Event being held at the MIT Endicott House, 80 Haven Street, Dedham,
MA 02026. Should you elect to stay at the Endicott House, Mike
Assad has arranged a room rate of $140/night. Please mention
AFIO/NE and Mike Assad when you make your reservation. For
additional information contact us at firstname.lastname@example.org.
Speaker and Dinner are part of this chapter meeting where we will hear Maurice Dawson, Ph.D., D.C.Sc., SMIEEE, Director of the Center for Cyber Security and Forensics Education, Fulbright Scholar, & Senior Fellow at ALPF, discuss Cybersecurity issues. Professor Dawson is a nationally recognized expert on CyberSecurity and a published author.
Event is being held at the Stoney Creek Golf Club, 5850 W 103rd
St., Oak Lawn, IL 60453. Chapter VP John Fanning has arranged
dinner for us in a private room for the cost of only $40pp.
Abraham D, Sofaer, George P. Shultz Fellow in Foreign Policy and National Security Affairs, Emeritus, is the author of Taking on Iran: Strength, Diplomacy and the Iranian Threat. Dr. Sofaer, who served as legal adviser to the US Department of State from 1985 to 1990, was appointed the first George P. Shultz Distinguished Scholar and Senior Fellow at the Hoover Institution in 1994. During his service as legal adviser, he was responsible for US-Iran negotiations at the US-Iran Tribunal in The Hague.
We will also be taking a moment to honor the passing of Therese LeGallo, our immediate Past President. Her obituary appeared in the Weekly Notes #21-19 dated 28 May 2019.
Larry Loftis is the author of Code Name: Lise―The True Story of the Woman Who Became WWII's Most Highly Decorated Spy, the story of Odette Sansom (1912-1995), a Frenchwoman living in England, wife of an Englishman and mother of 3 daughters, who was recruited into Britain's Special Operations Executive (SOE) to conduct espionage in France during WW II with her commander, and yet-to-be second husband, Peter Churchill. Leaving her daughters in a convent school and with relatives, she joined the rigorous training program, becoming proficient with a wide range of weapons, learning the fine points of spycraft, and perfecting her new identity with the code name Lise. In France she proved herself fearless. Hunted by the Germans, in 1943, Odette and Peter were captured, imprisoned, and tortured. Loftis describes Odette's ordeal in grisly detail. Two lies saved her: She pretended that she and Peter were married (they would be after the war) and that Peter was related to Winston Churchill. In defeat, the Gestapo hoped to use her as a bargaining chip.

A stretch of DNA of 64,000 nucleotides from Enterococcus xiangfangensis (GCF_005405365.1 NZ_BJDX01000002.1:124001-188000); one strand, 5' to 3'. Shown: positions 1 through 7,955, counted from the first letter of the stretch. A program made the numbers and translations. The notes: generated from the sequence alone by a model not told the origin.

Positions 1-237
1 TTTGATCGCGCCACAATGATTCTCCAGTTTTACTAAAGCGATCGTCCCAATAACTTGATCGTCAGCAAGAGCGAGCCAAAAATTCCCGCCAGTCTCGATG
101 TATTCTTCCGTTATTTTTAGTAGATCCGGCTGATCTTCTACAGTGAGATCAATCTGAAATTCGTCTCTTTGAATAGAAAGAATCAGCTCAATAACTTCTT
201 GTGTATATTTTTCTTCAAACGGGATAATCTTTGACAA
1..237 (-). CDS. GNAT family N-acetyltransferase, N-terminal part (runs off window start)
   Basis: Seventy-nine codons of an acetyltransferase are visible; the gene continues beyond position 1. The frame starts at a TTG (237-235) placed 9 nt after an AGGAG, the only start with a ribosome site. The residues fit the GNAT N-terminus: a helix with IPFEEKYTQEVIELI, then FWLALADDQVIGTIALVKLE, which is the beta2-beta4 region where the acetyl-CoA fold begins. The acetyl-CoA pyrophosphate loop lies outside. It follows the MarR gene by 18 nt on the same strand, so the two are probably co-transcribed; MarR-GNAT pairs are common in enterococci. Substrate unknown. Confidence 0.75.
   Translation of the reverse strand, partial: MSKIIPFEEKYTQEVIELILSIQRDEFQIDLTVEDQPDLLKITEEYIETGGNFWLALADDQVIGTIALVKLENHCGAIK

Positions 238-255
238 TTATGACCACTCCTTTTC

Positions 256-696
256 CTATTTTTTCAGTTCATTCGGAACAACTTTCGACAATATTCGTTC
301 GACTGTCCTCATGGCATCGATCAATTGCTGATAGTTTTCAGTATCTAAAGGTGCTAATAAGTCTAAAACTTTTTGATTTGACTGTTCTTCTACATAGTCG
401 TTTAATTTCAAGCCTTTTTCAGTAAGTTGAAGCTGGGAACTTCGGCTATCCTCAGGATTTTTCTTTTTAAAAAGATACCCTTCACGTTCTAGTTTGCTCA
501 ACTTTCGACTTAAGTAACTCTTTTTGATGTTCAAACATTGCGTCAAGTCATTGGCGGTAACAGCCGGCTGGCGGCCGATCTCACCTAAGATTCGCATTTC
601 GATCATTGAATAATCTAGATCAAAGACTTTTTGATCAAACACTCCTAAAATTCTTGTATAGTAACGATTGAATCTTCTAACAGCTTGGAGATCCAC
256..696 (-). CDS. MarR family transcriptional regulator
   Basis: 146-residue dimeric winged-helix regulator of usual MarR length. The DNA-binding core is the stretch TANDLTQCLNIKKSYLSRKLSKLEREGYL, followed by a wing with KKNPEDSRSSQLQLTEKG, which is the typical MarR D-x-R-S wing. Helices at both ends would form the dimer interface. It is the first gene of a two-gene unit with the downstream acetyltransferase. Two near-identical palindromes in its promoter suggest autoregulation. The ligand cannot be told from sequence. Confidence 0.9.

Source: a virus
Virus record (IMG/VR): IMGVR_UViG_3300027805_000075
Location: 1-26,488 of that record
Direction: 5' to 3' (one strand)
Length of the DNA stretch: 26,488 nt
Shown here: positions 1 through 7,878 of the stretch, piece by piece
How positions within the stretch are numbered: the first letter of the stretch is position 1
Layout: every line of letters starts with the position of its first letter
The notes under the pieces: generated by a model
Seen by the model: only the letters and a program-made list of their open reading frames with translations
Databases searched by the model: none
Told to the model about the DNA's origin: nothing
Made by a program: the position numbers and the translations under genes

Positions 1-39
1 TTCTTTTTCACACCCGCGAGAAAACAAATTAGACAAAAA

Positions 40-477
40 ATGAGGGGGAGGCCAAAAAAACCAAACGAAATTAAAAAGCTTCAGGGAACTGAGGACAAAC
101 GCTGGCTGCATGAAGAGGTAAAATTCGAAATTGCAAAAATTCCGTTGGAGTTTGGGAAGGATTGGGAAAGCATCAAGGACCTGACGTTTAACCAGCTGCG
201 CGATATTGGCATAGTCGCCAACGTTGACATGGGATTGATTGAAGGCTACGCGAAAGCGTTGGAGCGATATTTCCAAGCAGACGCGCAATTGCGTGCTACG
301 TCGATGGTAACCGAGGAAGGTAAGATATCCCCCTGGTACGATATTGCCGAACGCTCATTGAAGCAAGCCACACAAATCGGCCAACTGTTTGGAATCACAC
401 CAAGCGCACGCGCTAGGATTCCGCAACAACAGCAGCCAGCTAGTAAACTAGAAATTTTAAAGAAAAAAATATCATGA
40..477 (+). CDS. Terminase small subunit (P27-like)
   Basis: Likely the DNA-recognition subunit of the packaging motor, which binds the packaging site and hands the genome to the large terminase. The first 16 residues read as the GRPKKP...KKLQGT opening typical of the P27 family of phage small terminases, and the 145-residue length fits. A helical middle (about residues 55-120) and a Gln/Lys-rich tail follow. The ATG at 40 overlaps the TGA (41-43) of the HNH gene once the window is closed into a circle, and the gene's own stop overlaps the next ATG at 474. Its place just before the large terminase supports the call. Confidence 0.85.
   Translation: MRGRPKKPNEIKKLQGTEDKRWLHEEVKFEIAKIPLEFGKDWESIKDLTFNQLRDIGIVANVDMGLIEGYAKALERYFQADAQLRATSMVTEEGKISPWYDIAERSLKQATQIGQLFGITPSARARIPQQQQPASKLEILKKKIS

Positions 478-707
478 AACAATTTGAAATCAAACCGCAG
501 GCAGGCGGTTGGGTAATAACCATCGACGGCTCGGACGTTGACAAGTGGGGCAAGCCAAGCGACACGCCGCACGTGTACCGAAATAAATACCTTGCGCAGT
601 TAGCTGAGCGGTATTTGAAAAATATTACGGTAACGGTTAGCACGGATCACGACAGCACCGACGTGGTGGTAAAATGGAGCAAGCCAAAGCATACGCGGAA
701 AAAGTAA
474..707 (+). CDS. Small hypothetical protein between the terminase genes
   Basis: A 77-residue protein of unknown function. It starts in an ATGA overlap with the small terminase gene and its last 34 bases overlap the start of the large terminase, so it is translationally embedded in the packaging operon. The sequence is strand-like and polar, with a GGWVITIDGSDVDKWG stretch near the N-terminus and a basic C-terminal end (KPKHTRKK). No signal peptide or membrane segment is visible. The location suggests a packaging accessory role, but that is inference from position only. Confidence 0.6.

Location: Society of Illustrators, 128 E 63rd St (between Park
and Lexington), New York, NY 10065.
1 November 2019, 10:30 am - 2 pm - Tysons, VA - SAVE THE DATE for this final AFIO luncheon of 2019. Features Jonna Mendez, former CIA Chief of Disguise, co-author of The Moscow Rules: The Secret CIA Tactics That Helped America Win the Cold War, and Vince Houghton PhD, Spy Museum Historian, discussing his just released The Nuclear Spies: America's Atomic Intelligence Operation against Hitler and Stalin.